"To limit the press is to insult a nation; to prohibit reading of certain books is to declare the inhabitants to be either fools or slaves." - Claude Adrien Helvetius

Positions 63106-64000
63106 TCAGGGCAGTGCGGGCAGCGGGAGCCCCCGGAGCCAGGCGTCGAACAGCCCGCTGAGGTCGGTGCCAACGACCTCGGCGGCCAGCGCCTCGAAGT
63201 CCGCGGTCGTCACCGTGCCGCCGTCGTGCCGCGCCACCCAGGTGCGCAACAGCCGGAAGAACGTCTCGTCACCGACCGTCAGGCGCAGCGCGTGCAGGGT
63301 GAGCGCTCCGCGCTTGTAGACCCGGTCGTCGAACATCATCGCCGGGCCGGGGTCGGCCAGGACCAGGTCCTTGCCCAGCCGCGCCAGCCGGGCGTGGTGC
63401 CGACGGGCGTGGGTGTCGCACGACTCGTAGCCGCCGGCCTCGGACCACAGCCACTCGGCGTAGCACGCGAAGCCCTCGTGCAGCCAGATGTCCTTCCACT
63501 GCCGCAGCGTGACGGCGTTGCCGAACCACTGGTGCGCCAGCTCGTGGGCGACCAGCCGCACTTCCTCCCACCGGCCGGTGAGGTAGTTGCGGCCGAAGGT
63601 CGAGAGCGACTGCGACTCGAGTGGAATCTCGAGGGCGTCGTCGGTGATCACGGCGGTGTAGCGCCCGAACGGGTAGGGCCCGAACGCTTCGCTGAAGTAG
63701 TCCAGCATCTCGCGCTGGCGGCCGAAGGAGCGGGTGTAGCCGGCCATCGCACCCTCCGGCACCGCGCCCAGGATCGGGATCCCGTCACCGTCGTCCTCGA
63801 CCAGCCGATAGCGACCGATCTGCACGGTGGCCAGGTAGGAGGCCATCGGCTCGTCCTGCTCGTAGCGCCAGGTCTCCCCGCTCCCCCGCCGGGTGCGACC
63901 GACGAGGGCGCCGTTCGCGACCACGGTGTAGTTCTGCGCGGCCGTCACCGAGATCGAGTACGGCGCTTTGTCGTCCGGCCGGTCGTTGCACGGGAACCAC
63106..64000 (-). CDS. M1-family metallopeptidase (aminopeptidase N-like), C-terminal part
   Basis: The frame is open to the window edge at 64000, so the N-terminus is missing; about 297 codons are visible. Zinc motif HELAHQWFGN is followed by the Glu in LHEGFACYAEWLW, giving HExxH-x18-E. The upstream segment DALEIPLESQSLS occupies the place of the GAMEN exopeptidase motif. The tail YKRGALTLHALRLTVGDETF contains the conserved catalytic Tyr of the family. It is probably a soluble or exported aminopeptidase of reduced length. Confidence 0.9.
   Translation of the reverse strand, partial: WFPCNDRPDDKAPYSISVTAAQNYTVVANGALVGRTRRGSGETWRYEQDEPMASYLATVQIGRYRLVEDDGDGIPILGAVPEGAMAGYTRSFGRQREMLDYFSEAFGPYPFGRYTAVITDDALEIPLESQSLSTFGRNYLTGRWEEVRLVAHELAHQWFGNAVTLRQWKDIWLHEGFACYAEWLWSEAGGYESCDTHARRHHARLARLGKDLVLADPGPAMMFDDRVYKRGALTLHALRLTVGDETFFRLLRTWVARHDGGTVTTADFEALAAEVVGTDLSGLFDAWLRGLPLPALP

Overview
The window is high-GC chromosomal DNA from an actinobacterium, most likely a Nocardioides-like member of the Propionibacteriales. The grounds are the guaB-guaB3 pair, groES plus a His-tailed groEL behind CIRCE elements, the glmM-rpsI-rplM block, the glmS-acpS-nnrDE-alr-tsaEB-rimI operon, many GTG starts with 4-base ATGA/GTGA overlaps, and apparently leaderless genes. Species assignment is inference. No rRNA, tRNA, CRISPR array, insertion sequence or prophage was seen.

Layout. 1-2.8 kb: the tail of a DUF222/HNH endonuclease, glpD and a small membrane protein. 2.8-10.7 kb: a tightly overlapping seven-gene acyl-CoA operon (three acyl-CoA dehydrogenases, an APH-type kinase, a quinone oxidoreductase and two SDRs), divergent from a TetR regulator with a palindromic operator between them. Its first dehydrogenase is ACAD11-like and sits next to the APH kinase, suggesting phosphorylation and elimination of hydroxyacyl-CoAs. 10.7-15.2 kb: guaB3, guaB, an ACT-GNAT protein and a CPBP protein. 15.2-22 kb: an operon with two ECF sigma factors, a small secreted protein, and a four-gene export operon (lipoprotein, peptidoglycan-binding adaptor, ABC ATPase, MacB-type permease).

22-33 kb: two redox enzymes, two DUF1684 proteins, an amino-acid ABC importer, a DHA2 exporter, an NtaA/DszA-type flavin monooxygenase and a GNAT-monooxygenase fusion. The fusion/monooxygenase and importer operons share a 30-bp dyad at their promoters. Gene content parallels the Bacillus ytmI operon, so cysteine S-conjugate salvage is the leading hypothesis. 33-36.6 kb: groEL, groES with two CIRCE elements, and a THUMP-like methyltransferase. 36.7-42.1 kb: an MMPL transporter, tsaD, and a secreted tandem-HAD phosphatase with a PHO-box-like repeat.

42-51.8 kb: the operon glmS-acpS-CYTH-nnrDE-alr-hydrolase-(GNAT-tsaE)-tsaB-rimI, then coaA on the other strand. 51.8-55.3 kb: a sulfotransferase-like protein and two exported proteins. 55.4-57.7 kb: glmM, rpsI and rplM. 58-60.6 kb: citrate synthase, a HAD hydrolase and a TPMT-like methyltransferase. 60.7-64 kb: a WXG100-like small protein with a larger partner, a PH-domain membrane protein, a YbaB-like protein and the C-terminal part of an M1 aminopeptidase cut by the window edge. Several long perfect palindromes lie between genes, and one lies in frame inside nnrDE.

French philosopher Claude Adrien Helvétius was born in Paris in 1715. After holding the exceedingly profitable post of farmer-general (tax collector) for some years he retired to the country in 1751 where he devoted himself to writing and philanthropy. He is remembered for his hedonism (his 1758 book, De lesprit, drew the condemnation of both the Pope and the Parlement of Paris). Like Locke, Helvétius believed that all men are born with equal ability and that distinctions develop from education, and that through education all human problems could be solved. He died in 1771.
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